Australian team sees no response from broiler chickens to dietary leucine enrichment

By Jane Byrne contact

- Last updated on GMT

© GettyImages/Joa_Souza
© GettyImages/Joa_Souza

Related tags: Valine, leucine, Broiler, Amino acid

Elevated dietary branched chain amino acids (BCAA) inclusions in wheat-based diets with reduced crude protein levels did not enhance broiler growth, finds a study.

Branched chain amino acids (BCAA) include isoleucine, leucine, and valine.

“The outcomes suggest there are no real benefits in exceeding the ratios of leucine 109, isoleucine 67, valine 77 relative to lysine proposed by Baker and Han (1994).

"That broiler chickens failed to respond to elevated BCAA inclusions appeared to be due to both BCAA antagonisms coupled with diverse responses in amino acid digestibility coefficients. These diverse digestibility responses were, in turn, reflected in free amino acid plasma concentrations. Also, elevated leucine levels depressed energy utilization,”​ according to a paper published in Animal Feed Science and Technology​.

The premise

Previous work has indicated that broiler chickens may benefit from elevated dietary leucine concentrations, said the Australia based researchers, adding that such an approach might require higher isoleucine and valine inclusions also to counteract antagonistic BCAA interactions.

They cited a study by Yamazaki et al. (2006) whereby increased concentrations of isoleucine, leucine and valine in 190 g/kg CP maize/soybean meal broiler diets resulted in significant improvements of 20.0% in weight gain and 6.56% in feed efficiency in birds offered these diets from 7 to 21 days post-hatch.

Chen et al. (2016) offered young birds 226 g/kg CP maize-soy diets containing 14.7 g/kg lysine with three levels of BCAA concentrations. Relative to lysine, this resulted in ratios of 79, 132 and 186 for leucine, 46, 77 and 109 for isoleucine and 54, 91 and 128 for valine, noted the authors. The high BCAA levels generated the greatest weigh gain; whereas, the intermediate BCAA levels generated the most efficient FCR and highest breast meat yields, and these levels comfortably exceed standard recommendations, they said.

They also referenced research by Erwan et al. (2011), which reported that the addition of 5g/kg l-leucine to 200 and 180g/kg CP diets significantly reduced carcass fat composition by 16.4% in broiler chickens at 42 days post-hatch. The leucine to lysine ratio increased from 139 to 183 in that study.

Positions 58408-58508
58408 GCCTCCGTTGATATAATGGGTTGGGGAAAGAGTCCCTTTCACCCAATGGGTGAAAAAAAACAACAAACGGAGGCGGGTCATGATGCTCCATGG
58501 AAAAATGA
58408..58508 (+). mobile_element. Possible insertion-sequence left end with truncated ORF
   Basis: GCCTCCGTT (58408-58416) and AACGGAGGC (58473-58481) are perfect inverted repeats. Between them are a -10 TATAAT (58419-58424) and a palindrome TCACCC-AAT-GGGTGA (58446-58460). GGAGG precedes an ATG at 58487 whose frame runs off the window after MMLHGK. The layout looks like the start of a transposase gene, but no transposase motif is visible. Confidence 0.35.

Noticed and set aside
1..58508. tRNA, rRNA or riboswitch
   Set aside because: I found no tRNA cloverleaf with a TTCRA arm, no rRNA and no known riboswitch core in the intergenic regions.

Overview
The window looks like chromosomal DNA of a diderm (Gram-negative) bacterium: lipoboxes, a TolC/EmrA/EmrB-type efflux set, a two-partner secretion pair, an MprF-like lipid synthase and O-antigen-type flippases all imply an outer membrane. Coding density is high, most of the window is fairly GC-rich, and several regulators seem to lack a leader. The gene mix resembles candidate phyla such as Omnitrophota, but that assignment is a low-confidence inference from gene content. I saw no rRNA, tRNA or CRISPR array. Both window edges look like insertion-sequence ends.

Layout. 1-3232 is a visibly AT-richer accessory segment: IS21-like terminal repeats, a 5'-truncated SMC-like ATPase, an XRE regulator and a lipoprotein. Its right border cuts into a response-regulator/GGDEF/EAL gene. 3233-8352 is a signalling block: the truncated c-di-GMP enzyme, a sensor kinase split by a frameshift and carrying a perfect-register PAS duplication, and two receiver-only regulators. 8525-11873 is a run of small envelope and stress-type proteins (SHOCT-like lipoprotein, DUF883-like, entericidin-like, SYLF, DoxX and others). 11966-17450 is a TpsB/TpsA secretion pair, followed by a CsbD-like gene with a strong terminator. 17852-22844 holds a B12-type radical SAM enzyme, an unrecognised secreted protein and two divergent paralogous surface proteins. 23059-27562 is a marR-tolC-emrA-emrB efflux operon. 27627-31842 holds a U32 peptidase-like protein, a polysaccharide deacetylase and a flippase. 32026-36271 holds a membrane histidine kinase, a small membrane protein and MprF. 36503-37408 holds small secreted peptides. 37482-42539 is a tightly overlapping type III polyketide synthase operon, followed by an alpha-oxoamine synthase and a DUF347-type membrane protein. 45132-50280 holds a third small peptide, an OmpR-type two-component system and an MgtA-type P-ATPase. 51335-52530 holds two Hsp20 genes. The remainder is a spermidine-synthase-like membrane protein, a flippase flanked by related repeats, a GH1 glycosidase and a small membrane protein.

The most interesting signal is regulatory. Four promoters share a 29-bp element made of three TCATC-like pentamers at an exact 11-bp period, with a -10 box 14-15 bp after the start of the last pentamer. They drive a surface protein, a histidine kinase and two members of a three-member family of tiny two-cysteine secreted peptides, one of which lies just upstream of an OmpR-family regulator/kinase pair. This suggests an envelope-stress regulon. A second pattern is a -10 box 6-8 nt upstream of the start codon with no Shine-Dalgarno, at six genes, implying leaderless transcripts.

The methodology

Given the increased implementation of reduced-crude protein (CP) diets, the team said their study was designed to test the hypotheses that elevated leucine inclusions will benefit the performance of broiler chickens offered wheat-based, reduced-CP diets (190 g/kg) from 7 to 28 days post-hatch, provided there are concomitant elevations in isoleucine and valine inclusions.

The researchers allocated 378 male Ross broilers to nine dietary treatments, each with seven replicate cages and six birds in each.

All diets were wheat-based with 190 g/kg CP. The dietary treatments comprised 3 leucine inclusions (12.71, 15.02, 17.33 g/kg) and 3 isoleucine plus valine inclusions (17.21, 20.32, 23.45 g/kg), they added.

The authors outlined the parameters evaluated, which included bird growth performance, relative abdominal fat-pad weights, nutrient utilization, apparent jejunal and ileal digestibility coefficients and disappearance rates of starch, protein (N), amino acids and free amino acid concentrations in systemic plasma.

The findings

Elevated BCAA inclusions did not enhance growth performance; indeed, elevating isoleucine plus valine from 17.21 to 20.32 g/kg in the 15.02 g/kg leucine diet significantly compromised weight gain by 6.82%, they found.

However, elevating isoleucine plus valine inclusions from 17.21 to 20.32 g/kg decreased relative fat-pad weights by 8.49%, noted the researchers.

Elevating leucine levels significantly depressed energy utilization, they said, while dietary enrichment with leucine had diverse impacts on amino acid digestibility coefficients coupled with free amino acid plasma concentrations.

Increasing dietary leucine concentrations improved ileal digestibility of leucine by 4.74% but also significantly increased ileal digestibility coefficients of another 10 amino acids by an average of 3.37% ranging from 1.60% (methionine) to 4.96% (threonine).

“Overall, elevations of BCAA in wheat-based, reduced-CP diets did not advantage broiler growth performance,” ​concluded the researchers.

They said it was reasonable to attribute that growth performance outcome, at least in part, to BCAA antagonisms.

“Elevating leucine inclusions significantly decreased isoleucine plasma levels by up to 21.2% and blunted the impact of elevated isoleucine plus valine on free valine plasma levels may be indicative of α-keto acid dehydrogenase activity triggering post-enteral BCAA antagonisms. However, the diverse, interactive impacts of dietary treatments on free plasma concentrations of another ten amino acids was not anticipated and may have had deleterious effects on broiler growth performance.”

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